Dedication to Buddhist Reform and Purification

While practicing at the Seongakwon Zen Institute, Ven. Seokju, along with members of the liberation movement of 1919, including Ven. Han Yongwoon and others, gave birth to a new spirit of ethic nationalism in the face of Japanese occupation (1910-1945). Immediately following liberation in 1945, Ven. Seokju took the lead in a reform movement to purify Buddhism of Japanese influence and in efforts to pave the way for building an independent nation. In 1946 at Dongdosa Temple in Busan, a Buddhist Reform League was formally established that included such prominent monks, along with Ven. Seokju, as Vens. Gyeongbong, Yongdam, Daeui, and Seokgi, with Ven. Gyeongbong as director. The leading participants also included prominent young people as Dr. Cho Myeonggi, Lee guyeol, and Jang Sanggon, as well as the organizer of the original Reform Association, Dr. Lee Jong¡¯ik, members of the Women¡¯s League.

Ven. Seokju led a Buddhist Purification Drive, beginning in 1953, to rid the system of Japanese vestiges, and the drive was ultimately successful. Ven. Seokju detailed many of these events in his autobiography, ¡°100 Years of Modern Buddhism¡± (published by Choong Ang Daily Newspaper).

As a leading figure in the reform and purification movements, Ven. Seokju demonstrated his dedication to the order by being there to give directives and provide leadership each time the Jogye Order entered a crisis or critical period. He served as director of the Order¡¯s Reform Committee in 1994 and literally directed the reforms himself. Ven. Seokju was the personification of Jogye Order¡¯s modern history and activity, having played a major leadership role whenever the situation warranted it.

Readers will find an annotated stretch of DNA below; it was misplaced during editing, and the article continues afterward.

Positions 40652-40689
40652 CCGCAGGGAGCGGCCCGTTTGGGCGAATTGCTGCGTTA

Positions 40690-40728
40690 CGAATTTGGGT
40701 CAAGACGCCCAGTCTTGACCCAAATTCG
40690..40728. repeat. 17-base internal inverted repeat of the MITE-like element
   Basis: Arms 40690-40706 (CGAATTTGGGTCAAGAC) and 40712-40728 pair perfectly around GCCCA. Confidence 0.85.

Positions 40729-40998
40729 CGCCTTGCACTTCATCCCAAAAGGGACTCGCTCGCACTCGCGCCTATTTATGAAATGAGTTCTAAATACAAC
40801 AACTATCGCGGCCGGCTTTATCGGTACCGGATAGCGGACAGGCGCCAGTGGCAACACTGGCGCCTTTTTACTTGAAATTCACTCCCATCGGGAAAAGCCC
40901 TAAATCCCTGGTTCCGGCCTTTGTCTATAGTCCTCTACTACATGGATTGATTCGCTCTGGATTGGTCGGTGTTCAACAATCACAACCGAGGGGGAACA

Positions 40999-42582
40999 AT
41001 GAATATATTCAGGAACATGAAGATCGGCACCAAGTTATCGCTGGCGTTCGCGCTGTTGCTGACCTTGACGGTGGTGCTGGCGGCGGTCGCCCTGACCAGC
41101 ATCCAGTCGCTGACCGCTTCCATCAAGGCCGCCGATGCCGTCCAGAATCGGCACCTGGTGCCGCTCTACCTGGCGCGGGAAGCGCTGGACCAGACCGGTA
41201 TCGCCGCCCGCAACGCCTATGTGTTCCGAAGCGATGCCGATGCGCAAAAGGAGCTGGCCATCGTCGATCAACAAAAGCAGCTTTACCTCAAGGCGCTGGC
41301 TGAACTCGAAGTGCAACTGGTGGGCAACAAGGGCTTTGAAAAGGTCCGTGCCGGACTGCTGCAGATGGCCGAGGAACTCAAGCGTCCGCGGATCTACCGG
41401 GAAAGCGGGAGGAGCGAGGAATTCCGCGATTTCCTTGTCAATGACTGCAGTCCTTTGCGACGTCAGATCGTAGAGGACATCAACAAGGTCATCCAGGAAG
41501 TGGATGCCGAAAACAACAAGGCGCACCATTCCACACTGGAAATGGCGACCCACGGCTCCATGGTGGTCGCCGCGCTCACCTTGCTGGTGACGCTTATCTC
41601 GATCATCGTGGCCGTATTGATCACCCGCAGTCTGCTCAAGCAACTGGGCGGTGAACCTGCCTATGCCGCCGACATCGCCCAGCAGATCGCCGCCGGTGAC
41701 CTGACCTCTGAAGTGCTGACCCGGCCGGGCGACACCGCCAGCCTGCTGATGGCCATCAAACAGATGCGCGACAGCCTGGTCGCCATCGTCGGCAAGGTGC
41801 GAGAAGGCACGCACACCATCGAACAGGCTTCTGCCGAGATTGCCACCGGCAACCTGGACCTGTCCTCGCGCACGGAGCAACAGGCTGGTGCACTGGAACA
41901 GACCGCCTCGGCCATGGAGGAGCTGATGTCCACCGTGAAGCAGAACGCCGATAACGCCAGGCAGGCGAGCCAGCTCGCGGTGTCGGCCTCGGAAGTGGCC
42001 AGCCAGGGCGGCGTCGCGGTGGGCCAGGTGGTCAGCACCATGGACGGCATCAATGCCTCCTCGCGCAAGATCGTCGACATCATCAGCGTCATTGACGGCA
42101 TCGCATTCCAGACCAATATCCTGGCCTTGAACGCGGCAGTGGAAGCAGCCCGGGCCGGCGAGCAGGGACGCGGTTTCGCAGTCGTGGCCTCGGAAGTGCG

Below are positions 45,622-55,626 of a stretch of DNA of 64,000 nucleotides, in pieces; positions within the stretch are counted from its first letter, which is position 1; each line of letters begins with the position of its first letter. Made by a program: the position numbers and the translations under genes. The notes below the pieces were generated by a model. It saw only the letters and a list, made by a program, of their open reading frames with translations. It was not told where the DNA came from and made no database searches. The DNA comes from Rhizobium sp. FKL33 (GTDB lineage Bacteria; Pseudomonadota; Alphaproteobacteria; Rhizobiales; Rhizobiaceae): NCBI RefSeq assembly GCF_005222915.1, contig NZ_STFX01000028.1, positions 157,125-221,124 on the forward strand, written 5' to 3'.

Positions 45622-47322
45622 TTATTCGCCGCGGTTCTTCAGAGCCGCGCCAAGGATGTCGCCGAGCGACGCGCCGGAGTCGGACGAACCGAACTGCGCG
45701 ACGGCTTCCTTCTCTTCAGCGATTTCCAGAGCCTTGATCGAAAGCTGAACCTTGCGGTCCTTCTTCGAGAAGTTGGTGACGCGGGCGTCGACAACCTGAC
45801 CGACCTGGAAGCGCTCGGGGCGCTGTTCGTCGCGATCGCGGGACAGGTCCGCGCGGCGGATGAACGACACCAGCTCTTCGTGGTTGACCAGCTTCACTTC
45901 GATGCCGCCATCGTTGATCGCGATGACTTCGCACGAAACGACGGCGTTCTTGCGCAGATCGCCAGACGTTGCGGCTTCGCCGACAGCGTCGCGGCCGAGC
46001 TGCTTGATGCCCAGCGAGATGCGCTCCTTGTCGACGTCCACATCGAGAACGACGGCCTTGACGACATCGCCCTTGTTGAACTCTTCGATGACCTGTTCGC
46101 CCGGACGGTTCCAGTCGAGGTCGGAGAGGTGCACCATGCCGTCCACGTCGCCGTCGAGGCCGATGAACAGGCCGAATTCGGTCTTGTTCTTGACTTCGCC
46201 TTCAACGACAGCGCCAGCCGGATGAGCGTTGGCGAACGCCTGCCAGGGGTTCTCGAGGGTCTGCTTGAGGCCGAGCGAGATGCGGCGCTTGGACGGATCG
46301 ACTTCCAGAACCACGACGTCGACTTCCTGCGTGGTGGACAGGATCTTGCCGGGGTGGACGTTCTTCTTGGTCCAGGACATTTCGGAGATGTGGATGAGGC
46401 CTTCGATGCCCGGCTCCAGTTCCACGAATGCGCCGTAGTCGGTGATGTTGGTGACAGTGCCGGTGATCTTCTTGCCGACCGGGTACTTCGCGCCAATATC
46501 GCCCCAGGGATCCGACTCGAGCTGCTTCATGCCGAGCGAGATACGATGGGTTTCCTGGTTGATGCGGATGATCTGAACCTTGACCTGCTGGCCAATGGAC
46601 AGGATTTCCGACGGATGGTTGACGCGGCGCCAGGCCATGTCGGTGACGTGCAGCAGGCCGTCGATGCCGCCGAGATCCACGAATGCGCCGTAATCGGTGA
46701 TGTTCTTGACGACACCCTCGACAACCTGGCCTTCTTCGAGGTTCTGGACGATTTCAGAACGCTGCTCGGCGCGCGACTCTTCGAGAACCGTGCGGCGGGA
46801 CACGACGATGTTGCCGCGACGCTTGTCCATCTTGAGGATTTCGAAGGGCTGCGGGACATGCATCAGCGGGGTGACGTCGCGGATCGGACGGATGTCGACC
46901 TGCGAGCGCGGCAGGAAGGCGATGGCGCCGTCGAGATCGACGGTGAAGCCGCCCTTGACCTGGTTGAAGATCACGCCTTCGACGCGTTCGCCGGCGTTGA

Lifelong Propagation Efforts

Ven. Seokju was a pioneer in propagation for children with his established of a Children¡¯s Dharma Group at Chilbosa Temple in Seoul in 1965. In 1966 he served as an advisor to the Korean Buddhist Youth Propagation League and he became president of the league in the following year. These were typical of his efforts to teach and promote Buddhism to young people. Also, in his second term as president of the Jogye Order in 1975, Ven. Seokju was the one behind making Buddha¡¯s Birthday a national holiday, which it still is today.

As a result of these and other efforts in propagation, in 1977 Ven. Seokju became the Jogye Order¡¯s very first Director of Propagation, and thanks to his efforts in sutra translation for propagation purposes and his youth propagation, Ven. Seokju received the 2nd Propagation Grand Prize from the Jogye Order.

Ven. Seokju was equally concerned about the education of his juniors, and he became the first Dean of the Central Sangha College in 1980. In 1988 he was appointed Honorary Dean of the college and he was highly influential in the development of the college into its important role today. He will also be eternally revered for his role in propagation at such important temples as Chilbosa and Bongeunsa in Seoul. Additionally, in 1997, Ven. Seokju established the Anyangwon for lonely senior citizens at Bomunsa Temple in the city of Onyang.